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The Muppet Show
Wally boag miss piggy.jpg
Guest Wally Boag
Production July 28-31, 1980
Premiere UK: January 18, 1981
NYC: May 9, 1981


In honor of vaudeville-influenced guest star Wally Boag, the Muppets salute vaudeville, with a balloon animal act, a bagpipe player and a hypnotist. Wally performs acts he made famous at the Golden Horseshoe Revue at Disneyland, including the Pecos Bill teeth-spitting sketch.



Picture Description
Cold Open: Pops greets Wally in Reception and says he hasn't seen him since he was the doorman at a theatre in Pittsburgh. When Wally says he doesn't remember him, Pops is disappointed he won't get to return him the 10 bucks he owed him. "Oh, that Pops!," replies Wally, who gladly accepts the note.
"The Muppet Show Theme": Gonzo starts to blow his trumpet, but Kermit cuts in with his own trumpet, blowing Gonzo out of the "O".
The Flying Zucchini Brothers -- Luigi (Dave Goelz), Marco (Frank Oz), Lorenzo (Jerry Nelson), Giuseppe (Richard Hunt), and Heathcliff (Steve Whitmire) -- perform their human cannonball act. The brothers are fired into the air and never come back down.
Lottie Lemon and her Singing Wig sing "Just Squeeze Me". They only make it through a couple lines when the Zucchini Brothers land on their collective head.
Kermit announces that Wally Boag opened the Golden Horseshoe Revue in Disneyland on July 17, 1955 (according to the Guinness Book of World Records), and has done over 32,000 performances since then. Wally follows with a balloon act that he presents as a psychiatric practice, with various balloon creations representing states of mind. He explains that he'd like to make more balloon animals, but looks in his carpet bag to find that a lot of his balloons have gone missing. Gonzo, Scooter, Fozzie Bear, Beauregard, Janice, Rowlf, and Rizzo enter the stage wearing dozens of colorful balloon creations.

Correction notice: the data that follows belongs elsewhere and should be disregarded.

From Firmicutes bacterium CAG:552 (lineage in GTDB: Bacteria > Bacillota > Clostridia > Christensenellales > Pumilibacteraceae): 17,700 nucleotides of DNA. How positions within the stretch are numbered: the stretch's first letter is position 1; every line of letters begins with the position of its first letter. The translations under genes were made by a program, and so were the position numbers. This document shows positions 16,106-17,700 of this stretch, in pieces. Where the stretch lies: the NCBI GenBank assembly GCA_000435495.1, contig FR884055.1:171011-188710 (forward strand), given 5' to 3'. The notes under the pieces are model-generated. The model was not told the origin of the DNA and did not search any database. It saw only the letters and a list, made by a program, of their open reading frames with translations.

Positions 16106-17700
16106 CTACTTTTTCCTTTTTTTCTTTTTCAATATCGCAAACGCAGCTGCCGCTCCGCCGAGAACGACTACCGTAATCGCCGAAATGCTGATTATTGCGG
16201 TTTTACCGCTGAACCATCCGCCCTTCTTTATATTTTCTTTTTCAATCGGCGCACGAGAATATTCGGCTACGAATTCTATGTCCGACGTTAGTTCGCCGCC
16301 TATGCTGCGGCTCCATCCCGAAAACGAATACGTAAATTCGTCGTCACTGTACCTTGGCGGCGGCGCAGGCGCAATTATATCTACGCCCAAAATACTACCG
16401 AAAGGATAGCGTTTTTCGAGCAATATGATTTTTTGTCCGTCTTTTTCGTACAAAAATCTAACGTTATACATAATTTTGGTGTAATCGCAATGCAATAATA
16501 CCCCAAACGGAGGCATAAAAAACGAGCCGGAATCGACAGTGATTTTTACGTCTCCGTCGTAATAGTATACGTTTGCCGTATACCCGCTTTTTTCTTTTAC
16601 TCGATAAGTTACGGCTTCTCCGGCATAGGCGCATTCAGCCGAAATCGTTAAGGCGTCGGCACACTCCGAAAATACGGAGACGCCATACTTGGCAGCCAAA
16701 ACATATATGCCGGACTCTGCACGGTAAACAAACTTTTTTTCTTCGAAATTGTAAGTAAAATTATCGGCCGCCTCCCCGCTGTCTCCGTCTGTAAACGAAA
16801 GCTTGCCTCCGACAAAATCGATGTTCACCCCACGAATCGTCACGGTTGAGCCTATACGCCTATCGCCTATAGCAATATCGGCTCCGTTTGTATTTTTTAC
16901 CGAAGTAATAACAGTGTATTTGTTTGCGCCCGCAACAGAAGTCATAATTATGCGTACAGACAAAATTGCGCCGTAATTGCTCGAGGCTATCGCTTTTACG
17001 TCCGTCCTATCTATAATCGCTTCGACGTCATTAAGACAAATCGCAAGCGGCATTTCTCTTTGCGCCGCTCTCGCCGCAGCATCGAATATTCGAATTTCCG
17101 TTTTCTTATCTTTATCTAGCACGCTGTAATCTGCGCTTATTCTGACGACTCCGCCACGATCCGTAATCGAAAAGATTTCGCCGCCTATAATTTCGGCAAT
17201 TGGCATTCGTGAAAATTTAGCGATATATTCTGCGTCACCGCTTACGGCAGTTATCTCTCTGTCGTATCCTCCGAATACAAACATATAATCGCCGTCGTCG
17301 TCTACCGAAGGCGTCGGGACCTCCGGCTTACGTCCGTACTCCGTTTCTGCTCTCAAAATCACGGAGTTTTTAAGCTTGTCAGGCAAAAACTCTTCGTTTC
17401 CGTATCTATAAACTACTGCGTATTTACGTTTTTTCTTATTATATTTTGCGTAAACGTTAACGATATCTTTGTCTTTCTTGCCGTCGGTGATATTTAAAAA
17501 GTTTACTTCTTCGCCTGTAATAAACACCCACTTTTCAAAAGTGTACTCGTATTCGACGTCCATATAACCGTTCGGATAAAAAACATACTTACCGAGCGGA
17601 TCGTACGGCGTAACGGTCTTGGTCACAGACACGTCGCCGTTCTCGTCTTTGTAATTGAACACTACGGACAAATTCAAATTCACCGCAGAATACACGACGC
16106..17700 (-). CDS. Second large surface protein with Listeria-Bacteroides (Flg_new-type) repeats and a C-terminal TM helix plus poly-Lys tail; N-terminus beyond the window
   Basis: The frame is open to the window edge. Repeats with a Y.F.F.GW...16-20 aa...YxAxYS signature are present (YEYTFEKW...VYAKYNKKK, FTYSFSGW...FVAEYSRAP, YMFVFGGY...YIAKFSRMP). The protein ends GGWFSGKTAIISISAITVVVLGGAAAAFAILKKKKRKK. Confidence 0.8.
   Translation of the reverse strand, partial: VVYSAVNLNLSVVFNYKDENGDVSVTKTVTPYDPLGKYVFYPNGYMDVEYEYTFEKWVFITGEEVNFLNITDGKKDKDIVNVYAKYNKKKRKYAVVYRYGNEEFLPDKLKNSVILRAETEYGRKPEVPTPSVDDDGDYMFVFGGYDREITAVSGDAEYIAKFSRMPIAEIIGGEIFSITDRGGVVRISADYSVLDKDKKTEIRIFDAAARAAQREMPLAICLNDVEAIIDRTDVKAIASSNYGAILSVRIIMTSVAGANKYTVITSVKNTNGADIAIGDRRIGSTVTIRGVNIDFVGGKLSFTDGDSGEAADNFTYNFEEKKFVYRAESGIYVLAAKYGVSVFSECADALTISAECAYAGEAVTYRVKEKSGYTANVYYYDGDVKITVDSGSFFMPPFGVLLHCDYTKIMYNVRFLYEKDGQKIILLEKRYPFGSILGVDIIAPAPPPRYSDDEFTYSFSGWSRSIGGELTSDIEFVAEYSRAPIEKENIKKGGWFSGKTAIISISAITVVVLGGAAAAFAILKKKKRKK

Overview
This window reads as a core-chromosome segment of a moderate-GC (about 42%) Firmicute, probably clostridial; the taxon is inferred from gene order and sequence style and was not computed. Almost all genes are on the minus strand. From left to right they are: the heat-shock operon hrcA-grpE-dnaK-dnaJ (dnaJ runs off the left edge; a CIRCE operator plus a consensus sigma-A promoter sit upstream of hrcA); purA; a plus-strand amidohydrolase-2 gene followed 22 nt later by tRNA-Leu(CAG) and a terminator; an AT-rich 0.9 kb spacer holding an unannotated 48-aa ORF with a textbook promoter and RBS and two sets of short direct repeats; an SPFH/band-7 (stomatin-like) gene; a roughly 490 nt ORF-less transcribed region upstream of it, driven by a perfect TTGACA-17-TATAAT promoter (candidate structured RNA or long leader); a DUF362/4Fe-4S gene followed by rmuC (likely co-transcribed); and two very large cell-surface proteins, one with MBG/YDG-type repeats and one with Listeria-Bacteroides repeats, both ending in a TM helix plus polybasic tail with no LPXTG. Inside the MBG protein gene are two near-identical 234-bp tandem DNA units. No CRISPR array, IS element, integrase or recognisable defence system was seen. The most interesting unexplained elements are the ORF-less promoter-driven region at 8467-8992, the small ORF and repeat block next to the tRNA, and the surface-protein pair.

Kermit announces Miss Piggy and Foo-Foo's act as their answer to Lassie. On stage, Rowlf accompanies the pair on piano as Piggy attempts to lead Foo-Foo in a variety of tricks. Foo-Foo doesn't always cooperate, providing Rowlf with plenty of chances to get in digs at her ability to perform. The act is cut short by the appearance of Gaffer, who unites Rowlf and Foo-Foo in a chase of the feline.
UK Spot: The Leprechaun Brothers -- "three gifted singers who have all kissed the Blarney Stone" -- sing "Danny Boy" until the sadness of the song makes them all break out in tears. Statler and Waldorf comment that it marks another popular expression gone down the drain: "the luck of the Irish."
Wally does the Highland Fling with a Muppet bagpipe given to him from his great-grandfather. Dubbed a McBag Bird, the instrument is afixed with a balloon that inflates when it's played. Wally plays a song he calls "The Girl Next Door Lived a Life of a Dog So I Called Her (R)over" which features various melodies including "Frรจre Jacques" and "Three Blind Mice". The Muppet Orchestra joins him in the end for a brief rendition of "Old Folks at Home". As he leaves the stage, a Muppet bagpipe shouts cat-calls at Wally's McBag Bird.